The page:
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bobcatexc
01-20-2010, 04:21 PM
What kind of markup are you guys trying to get on jobs that you bid in this slower economy. I know everybody is a little bit different with demographics and overhead. I mainly try to go after small excavating, demo work, drainage projects, driveways, etc and have played the game for years as to how much to mark up certain jobs. I usually will put 10-30% on a job depending on the time of year, schedule how easy or hard the job will be and then also if bidding for a GC keeping in mind that they will throw some on top of your numbers also. I also know that some put way less than 10% and some don't even know about mark up. Just curious what others are doing?

Also someone just posted recently about skidsteer/mini X hourly pricing, which I try to stay away from, but still get those people. I have been trying to just charge a minimum of a half a day or a full 8hr day on those jobs, but how does everyone handle travel/mob time?

curtisfarmer
01-20-2010, 05:50 PM
I'll charge $100-125 per move with a 4 hr minimum. Even though I, like all, shoot for bid jobs, you cannot pass up by the hour work if it exists. I have about a 60-75% recurring client list, so Itry to keep them happy regardless of what they want.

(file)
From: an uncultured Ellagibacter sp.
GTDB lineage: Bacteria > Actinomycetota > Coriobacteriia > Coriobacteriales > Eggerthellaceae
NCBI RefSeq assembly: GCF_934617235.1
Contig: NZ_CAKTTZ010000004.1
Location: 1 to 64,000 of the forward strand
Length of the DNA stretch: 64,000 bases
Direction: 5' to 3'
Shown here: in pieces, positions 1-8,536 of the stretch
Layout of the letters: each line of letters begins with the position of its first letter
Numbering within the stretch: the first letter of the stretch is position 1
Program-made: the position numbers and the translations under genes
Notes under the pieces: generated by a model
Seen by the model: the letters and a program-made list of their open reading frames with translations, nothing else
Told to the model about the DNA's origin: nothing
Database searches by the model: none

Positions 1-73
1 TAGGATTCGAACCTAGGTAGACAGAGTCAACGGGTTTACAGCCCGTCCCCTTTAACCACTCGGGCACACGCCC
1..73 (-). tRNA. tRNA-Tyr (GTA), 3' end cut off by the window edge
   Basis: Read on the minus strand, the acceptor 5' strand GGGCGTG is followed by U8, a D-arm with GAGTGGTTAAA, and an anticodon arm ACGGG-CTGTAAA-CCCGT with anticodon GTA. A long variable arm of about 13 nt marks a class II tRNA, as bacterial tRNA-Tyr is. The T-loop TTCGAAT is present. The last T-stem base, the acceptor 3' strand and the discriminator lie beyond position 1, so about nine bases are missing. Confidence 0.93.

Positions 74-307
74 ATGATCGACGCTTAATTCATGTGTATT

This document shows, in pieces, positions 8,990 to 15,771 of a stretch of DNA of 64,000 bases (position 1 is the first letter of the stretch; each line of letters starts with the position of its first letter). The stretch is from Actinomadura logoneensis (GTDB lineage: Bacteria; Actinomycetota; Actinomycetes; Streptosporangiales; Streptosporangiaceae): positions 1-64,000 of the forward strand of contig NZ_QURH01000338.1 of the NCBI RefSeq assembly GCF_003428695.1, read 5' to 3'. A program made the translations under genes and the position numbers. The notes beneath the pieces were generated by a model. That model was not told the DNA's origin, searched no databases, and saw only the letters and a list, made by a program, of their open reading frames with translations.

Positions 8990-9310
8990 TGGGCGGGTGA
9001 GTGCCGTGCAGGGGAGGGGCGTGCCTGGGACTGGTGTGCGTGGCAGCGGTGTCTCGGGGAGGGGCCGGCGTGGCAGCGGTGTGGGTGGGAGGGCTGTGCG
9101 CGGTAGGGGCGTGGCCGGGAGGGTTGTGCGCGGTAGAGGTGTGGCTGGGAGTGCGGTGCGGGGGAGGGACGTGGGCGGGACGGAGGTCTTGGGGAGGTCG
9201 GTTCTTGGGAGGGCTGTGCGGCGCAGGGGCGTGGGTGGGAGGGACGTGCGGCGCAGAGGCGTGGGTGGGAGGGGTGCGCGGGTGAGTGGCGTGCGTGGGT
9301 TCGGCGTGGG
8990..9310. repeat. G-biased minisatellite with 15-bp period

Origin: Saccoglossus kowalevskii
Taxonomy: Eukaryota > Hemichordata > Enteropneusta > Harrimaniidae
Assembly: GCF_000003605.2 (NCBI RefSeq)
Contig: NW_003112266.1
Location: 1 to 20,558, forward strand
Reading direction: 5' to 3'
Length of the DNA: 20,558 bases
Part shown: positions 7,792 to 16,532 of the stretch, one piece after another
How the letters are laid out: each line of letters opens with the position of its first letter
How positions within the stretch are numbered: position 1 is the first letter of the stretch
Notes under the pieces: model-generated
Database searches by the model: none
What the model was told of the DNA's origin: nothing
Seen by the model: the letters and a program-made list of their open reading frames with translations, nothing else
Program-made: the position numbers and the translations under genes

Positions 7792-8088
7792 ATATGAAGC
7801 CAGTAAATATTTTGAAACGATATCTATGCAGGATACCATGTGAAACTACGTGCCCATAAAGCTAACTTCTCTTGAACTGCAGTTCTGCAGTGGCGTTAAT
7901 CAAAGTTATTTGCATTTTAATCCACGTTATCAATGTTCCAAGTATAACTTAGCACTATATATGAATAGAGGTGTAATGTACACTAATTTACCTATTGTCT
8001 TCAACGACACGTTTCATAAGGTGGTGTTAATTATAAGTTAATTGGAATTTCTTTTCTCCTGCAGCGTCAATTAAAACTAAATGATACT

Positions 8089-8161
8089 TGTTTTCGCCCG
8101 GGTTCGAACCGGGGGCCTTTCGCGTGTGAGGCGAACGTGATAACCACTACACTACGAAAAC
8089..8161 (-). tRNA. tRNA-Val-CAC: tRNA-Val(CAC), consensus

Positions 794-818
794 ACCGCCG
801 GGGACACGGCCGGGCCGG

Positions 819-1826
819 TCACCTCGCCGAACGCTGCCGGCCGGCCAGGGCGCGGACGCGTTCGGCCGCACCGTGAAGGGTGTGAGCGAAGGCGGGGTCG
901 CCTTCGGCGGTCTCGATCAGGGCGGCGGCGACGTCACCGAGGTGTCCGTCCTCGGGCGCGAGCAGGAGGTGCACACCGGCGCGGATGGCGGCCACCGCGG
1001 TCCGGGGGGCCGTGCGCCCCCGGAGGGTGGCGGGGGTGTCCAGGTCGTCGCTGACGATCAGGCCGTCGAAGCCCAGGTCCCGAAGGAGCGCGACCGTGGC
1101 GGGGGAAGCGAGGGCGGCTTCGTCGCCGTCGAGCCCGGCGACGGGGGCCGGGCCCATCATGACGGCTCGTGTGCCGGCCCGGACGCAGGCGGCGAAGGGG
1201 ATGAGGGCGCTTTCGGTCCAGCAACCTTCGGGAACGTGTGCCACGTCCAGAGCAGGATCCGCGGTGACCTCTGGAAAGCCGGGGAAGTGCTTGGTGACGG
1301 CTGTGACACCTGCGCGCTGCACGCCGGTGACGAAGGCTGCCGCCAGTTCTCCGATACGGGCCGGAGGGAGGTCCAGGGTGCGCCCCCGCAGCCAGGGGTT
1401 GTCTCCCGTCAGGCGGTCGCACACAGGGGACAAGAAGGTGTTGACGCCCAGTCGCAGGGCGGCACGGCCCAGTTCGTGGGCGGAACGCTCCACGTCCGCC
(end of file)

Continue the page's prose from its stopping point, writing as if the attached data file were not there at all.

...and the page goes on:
mrsops
01-20-2010, 05:54 PM
I dont charge for the hour over here we have never done that.. Half days or a full 8 hour day. If my operaters get to a job at 8 and finish at 10 or 11 its a half day if he finises at 2 its a full day.

curtisfarmer
01-20-2010, 06:09 PM
On a % markup, I shoot for 20-40% + costs.

AWJ Services
01-20-2010, 06:29 PM
What kind of markup are you guys trying to get on jobs that you bid in this slower economy. I know everybody is a little bit different with demographics and overhead. I mainly try to go after small excavating, demo work, drainage projects, driveways, etc and have played the game for years as to how much to mark up certain jobs. I usually will put 10-30% on a job depending on the time of year, schedule how easy or hard the job will be and then also if bidding for a GC keeping in mind that they will throw some on top of your numbers also. I also know that some put way less than 10% and some don't even know about mark up. Just curious what others are doing?

Also someone just posted recently about skidsteer/mini X hourly pricing, which I try to stay away from, but still get those people. I have been trying to just charge a minimum of a half a day or a full 8hr day on those jobs, but how does everyone handle travel/mob time?

Notr sure what you mean by markup?
Are talking about materials?

curtisfarmer
01-20-2010, 06:31 PM
When I say markup I mean materials + what it would cost hourly + moves & other costs (opportunity costs included).:cry:

Gravel Rat
01-20-2010, 07:12 PM
You have to have a minimum if you have to move the equipment a long ways. If your say down the road you can give the person a deal say the job takes a hour charge for 2 hours.